3 – dlevy says “Hi.” He’s too busy to post right now, so asked me to mention him in this post about the gays.

4 – Mostly for some laughs, because does anyone actually take the Westboro Baptist Church seriously?!, check out this Slog video. At a protest outside the Stroum Jewish Community Center in North Seattle this weekend, they held signs including “Bitch Burger” (watch the video for an explanation on that one; it had me and my friends scratching our heads), “God Hates Israel,” “God is Your Enemy,” and “Antichrist Obama” – in addition to their boringly trite “God Hates Fags.” The Slog reports:

I know a lot of people may still be wondering, what exactly *is* a bitch burger? And/or is a CRAPuccino a drink that was invented in Seattle? Well, I tried to get some answers for you. Also stay tuned for Part II, where I try to find out why God suddenly hates President Obama… and, in Part III, a real live Israeli Jew asks “The Hot One” what he really thinks of anal sex.

5 – Last week CBST (Congregation Beth Simchat Torah: “New York City’s synagogue for gay, lesbian, bisexual and transgender Jews, our families, and our friends”) finally released their new siddur, B’chol L’vav’cha / With All Your Heart. The siddur is for Shabbos evening services only.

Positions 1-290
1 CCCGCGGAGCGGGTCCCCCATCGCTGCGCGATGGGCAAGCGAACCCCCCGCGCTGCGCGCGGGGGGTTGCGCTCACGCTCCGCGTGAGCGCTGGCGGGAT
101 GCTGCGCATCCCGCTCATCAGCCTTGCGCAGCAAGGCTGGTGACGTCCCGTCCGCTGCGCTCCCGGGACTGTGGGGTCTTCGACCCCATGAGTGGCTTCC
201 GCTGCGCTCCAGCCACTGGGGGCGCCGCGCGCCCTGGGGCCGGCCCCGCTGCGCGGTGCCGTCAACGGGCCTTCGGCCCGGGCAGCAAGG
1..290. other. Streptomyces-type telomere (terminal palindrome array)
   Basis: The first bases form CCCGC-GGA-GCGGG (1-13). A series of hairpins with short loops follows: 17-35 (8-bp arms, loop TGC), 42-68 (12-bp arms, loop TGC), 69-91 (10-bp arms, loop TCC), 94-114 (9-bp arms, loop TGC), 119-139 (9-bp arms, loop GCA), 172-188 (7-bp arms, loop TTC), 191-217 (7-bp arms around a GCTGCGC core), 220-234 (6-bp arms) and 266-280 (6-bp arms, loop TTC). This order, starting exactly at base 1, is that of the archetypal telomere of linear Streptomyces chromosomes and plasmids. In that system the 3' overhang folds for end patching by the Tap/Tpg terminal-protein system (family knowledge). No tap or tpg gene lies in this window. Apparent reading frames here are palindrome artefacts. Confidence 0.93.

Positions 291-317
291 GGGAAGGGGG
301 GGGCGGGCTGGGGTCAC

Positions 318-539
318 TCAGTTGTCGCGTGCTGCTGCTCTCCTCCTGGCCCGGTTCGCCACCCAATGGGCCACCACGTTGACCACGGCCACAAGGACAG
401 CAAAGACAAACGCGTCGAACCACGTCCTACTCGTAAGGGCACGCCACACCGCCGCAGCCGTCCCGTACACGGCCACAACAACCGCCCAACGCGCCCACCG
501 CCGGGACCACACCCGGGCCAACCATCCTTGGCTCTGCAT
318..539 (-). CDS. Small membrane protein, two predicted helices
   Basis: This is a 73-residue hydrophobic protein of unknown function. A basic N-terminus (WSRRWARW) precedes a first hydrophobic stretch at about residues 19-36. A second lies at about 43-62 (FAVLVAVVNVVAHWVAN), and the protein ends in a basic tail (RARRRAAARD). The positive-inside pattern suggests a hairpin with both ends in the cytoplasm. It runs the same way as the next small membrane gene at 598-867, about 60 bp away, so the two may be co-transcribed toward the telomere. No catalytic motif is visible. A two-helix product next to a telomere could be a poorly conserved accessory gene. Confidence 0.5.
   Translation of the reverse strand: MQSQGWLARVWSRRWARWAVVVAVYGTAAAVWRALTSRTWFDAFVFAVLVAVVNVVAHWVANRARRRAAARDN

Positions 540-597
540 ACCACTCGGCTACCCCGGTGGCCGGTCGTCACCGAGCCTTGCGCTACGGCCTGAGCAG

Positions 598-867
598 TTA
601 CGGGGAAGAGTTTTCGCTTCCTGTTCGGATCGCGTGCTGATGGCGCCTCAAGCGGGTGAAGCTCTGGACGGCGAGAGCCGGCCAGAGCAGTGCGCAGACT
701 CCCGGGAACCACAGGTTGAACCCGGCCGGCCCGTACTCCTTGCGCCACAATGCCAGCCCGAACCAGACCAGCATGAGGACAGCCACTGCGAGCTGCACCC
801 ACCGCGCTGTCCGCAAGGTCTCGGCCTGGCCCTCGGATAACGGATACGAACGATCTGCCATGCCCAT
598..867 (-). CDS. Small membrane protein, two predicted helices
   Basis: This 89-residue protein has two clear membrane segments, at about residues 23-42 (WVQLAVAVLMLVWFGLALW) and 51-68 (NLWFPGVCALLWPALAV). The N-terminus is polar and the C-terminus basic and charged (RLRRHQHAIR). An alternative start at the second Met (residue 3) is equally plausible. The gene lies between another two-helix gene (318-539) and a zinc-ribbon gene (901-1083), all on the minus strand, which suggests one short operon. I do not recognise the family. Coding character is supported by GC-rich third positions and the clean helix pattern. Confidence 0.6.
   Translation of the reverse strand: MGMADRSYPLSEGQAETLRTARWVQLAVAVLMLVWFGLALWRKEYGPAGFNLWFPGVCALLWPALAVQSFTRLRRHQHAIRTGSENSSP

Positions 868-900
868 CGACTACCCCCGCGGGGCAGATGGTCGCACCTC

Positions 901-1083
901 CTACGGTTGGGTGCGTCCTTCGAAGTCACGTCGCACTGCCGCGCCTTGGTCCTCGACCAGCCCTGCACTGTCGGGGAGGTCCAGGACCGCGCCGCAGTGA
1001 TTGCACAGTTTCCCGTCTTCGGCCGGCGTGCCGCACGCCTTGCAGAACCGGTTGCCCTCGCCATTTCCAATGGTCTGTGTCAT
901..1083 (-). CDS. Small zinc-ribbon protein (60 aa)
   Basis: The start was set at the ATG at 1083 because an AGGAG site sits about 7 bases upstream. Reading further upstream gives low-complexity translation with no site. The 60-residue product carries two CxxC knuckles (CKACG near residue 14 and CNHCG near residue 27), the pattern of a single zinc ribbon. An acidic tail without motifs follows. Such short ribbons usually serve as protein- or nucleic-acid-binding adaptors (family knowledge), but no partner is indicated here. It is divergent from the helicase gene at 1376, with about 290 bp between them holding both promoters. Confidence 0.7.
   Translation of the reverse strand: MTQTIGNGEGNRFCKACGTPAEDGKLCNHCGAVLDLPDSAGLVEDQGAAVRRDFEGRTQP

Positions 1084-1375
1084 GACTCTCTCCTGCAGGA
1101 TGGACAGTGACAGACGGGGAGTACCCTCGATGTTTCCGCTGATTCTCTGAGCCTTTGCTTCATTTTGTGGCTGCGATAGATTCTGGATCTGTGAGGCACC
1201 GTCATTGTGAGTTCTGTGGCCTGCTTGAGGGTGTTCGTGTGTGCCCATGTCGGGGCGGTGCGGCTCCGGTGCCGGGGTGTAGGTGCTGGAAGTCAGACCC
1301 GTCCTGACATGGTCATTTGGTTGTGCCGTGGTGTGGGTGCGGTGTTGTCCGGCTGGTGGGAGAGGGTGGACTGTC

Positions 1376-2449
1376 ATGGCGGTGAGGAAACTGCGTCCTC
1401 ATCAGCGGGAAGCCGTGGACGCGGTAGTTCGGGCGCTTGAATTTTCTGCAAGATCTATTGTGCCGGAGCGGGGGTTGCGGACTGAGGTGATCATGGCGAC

We try to create the most meaningful experience of prayer we can. Jewish prayer is not a spectator sport. Each week will be different from the week before. Not every week’s service will “work” for every person. Not every service will give you what you came searching to find. But if you hang in there, if you come back regularly, the fixed portions of our liturgy and the weekly variations will most likely begin to speak to you and address those needs you felt keenly and those you didn’t even know you had. [p.14]

I use this excerpt by way of showing what CBST is trying to do with this siddur. Read the rest of this entry »

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Filed under: america, gender, hebrew, homophobia, judaism, politics, queers, religion, seasons